Mr. Roe was a particular gentleman. He enjoyed long walks along the Avenue, dressed in best suit while hummed a tune to himself. He carried himself with poise, asserted by the cane he twirled in his hand, every now and then. He took one large respire of fresh air into his lungs and slowly exhaled it back out.
“A walk is good for your soul,” he smiled. “It clears the mind and stimulates the senses. Doctors should prescribe it more.”
“They sure should.”
“Hello,” Mr. Roe tipped his bowler hat to a couple as they passed him by. “Hello, there Miss… Hello there sir.” Mr. Roe greeted people with gust. He then passed by a glass window display and saw his reflection in the mirror.
“Why hello there,” he greeted himself. He admired the handsome reflection he saw of himself. He was a short portly man, with a round face and pink cheeks. Why, aren’t you looking quite dapper, he thought gleefully.
“Why, you look lucky.”
“I feel lucky,” responded Mr. Roe.
“Well, Lucky, you look splendid.”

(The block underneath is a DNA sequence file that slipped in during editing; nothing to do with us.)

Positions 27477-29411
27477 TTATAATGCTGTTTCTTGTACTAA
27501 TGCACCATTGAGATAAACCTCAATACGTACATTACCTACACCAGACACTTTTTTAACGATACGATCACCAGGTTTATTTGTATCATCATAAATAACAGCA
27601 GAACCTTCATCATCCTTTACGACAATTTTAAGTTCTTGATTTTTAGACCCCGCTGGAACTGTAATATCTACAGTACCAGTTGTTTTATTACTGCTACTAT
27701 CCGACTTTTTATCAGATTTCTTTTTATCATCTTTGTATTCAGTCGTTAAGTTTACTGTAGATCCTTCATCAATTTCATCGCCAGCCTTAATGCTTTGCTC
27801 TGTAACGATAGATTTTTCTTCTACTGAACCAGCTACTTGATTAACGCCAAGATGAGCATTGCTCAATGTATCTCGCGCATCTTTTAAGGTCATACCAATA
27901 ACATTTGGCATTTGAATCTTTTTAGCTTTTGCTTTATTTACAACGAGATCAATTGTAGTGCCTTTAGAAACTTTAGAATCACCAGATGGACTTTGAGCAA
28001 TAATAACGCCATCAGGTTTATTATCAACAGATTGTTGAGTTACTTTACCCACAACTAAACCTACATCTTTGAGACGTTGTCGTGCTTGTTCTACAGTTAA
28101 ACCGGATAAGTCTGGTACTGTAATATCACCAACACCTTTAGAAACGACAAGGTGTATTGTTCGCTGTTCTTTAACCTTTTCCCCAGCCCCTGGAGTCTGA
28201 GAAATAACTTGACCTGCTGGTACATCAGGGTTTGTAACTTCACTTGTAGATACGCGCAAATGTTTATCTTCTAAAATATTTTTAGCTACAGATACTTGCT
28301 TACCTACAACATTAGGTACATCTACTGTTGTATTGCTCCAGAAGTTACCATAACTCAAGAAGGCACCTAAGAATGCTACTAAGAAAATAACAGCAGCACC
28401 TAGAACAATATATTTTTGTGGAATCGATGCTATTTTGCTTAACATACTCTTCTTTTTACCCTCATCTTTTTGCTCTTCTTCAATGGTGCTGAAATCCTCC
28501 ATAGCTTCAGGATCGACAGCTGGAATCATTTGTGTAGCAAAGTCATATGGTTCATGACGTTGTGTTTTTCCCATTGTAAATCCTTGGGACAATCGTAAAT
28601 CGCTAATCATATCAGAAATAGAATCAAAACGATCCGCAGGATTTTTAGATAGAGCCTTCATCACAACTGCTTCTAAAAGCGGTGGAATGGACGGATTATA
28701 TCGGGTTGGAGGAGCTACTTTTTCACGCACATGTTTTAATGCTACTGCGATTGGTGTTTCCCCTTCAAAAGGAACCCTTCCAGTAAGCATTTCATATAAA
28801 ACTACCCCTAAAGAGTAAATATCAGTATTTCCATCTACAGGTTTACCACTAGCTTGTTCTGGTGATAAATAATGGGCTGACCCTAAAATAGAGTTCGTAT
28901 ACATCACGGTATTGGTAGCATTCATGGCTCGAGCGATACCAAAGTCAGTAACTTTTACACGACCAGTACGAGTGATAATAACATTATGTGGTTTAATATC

“Why thank you. It’s all hard work, dressing this way,” Mr. Roe spoke to the other reflection in the mirror, though no one was standing next to him. “Today is a good day, you know.”
“You don’t say?”
“Something wonderful will come my way, I tell ya.”
“Is that so?”
“I always expect something good to come by,” Mr. Roe grinned.
“Who are you talking to?” his nurse insisted. She had been accompanying him in his morning strolls as she did everyday.
“Now, listen to me,” Mr. Roe pointed his finger at her. “Who I talk to is no one’s business. I do as I please.”
“You keep talking to yourself like that and people will think you’ve gone potty,” she reproached him.
“I like talking to myself. It inspires me,” Mr. Roe returned to his walk. M. Stieg